No one wants to be late for a job interview but sometimes life gets in the way. If your transport fails or you were overly confident about the location of their offices, don’t try and get away with it. They have noted that you are late. Be upfront about what has happened so that it can be put to bed and you can shake off the shaky start and impress with your skills and experience.
TRIP OR FALL
You can’t undo an accidental trip or fall but the one thing you can control is what happens afterwards. The worst thing to do is to become mortified, clam up and stop being yourself. It happened, move on. You can lighten the mood by laughing at yourself. Then the interviewers know you’re okay and everyone can relax. Laughing at yourself shows that you are easy-going and will help them empathise with you, as the saying goes, ‘to err is human’.
Jokes can be used to lighten the mood in an interview but there is a fine line. One person’s sense of humour does not necessarily match another’s. If you make a joke and the other person does not find it funny, you may have put the interview in jeopardy. Whether an interviewer is overly sensitive or if the joke turned out not to be funny, the only thing to do is to admit you were just trying to break the ice to apologise. As soon as you see their body language change, apologise. There is no shame in it.
There is no time limit on correcting mistakes. If you make a mistake or get a fact wrong early in the interview, you can correct yourself at the end. It shows that, even though you made an error, you can admit to and fix it. That kind of thing demonstrates that you can be trusted to deal with issues and don’t have to be constantly guided by your managers.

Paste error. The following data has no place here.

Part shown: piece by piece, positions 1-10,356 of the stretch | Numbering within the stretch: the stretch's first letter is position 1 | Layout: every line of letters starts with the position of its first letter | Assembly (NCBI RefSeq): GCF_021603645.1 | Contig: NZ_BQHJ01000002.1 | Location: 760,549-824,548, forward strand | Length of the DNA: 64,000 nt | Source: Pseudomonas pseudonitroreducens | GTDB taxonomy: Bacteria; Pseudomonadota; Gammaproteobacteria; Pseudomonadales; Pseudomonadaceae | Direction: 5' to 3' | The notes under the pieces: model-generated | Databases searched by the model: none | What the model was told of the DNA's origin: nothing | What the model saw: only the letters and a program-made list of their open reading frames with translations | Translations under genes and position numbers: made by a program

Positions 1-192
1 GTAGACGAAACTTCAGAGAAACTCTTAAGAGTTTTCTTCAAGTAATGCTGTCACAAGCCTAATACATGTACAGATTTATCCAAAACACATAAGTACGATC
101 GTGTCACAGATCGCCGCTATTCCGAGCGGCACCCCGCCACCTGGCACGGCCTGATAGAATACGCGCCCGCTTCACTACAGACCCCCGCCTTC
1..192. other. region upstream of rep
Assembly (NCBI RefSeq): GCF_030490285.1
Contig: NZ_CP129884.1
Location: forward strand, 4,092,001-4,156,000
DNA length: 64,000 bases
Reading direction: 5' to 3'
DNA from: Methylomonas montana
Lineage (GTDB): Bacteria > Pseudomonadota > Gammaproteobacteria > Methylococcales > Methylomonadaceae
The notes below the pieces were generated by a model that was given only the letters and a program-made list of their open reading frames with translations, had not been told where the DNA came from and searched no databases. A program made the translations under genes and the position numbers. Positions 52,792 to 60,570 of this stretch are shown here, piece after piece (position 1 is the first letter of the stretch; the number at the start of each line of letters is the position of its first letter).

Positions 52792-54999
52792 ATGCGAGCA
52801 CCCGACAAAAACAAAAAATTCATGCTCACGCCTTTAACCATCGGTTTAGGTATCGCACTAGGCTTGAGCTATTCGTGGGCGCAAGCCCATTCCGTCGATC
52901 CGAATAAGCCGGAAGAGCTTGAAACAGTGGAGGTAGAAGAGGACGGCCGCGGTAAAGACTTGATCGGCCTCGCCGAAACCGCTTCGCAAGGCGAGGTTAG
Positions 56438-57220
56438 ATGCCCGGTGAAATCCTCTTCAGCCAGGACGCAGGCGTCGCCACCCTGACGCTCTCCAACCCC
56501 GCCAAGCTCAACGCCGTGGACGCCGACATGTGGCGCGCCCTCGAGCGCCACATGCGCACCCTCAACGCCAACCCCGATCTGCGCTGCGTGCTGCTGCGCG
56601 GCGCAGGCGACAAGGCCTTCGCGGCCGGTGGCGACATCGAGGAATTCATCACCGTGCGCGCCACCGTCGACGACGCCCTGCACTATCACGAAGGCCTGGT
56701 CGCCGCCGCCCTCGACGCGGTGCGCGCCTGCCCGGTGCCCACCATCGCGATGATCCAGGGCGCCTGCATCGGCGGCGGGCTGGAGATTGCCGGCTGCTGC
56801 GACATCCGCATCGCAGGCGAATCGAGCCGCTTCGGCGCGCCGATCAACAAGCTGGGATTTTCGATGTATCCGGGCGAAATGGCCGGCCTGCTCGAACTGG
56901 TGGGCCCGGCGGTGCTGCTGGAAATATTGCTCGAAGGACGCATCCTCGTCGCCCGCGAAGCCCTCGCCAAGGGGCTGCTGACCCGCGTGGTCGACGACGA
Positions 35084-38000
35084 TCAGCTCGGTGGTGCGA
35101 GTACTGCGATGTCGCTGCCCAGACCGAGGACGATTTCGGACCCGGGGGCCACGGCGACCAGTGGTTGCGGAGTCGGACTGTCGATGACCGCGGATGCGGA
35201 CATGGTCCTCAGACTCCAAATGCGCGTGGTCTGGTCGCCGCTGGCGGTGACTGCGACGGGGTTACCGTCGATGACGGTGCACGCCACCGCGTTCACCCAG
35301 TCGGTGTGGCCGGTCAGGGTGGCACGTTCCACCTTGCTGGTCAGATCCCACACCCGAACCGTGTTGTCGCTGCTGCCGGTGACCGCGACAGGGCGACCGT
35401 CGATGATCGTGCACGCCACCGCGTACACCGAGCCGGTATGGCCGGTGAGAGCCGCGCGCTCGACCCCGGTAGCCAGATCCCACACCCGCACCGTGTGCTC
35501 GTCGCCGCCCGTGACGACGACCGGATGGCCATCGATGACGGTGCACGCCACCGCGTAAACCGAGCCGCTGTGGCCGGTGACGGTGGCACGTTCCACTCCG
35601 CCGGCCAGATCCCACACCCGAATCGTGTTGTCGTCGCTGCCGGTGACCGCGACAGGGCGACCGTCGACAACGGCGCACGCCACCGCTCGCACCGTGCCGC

Calling people by the wrong name. This is almost always a result of concentrating on keeping your composure at the start of the interview and not concentrating when the names are said.
One way of avoiding this is avoiding using names at all but if it is unavoidable, just go for it. If you get the name wrong tell them that you are terrible at names upon first meeting. Most people can understand that.
To avoid other faux pas, don’t say anything unless you are really sure of the fact. People often start talking if there is a lull in the conversation and find themselves babbling. Stay cool. If the interviewer creates a long pause, just smile and wait. If you feel confident, start talking about yourself and how well your skills match the job.
If you must apologise for something you did or didn’t do, make it a sincere apology. If they sense something flippant in your voice, instantly defences are up against you. You don’t look weak if you apologise. You look weaker if you don’t. One thing you shouldn’t do is apologise just because you felt an interview went badly. Apologise for specific mistakes if you must but don’t let them know you felt it was a negative interview just because you felt it went badly.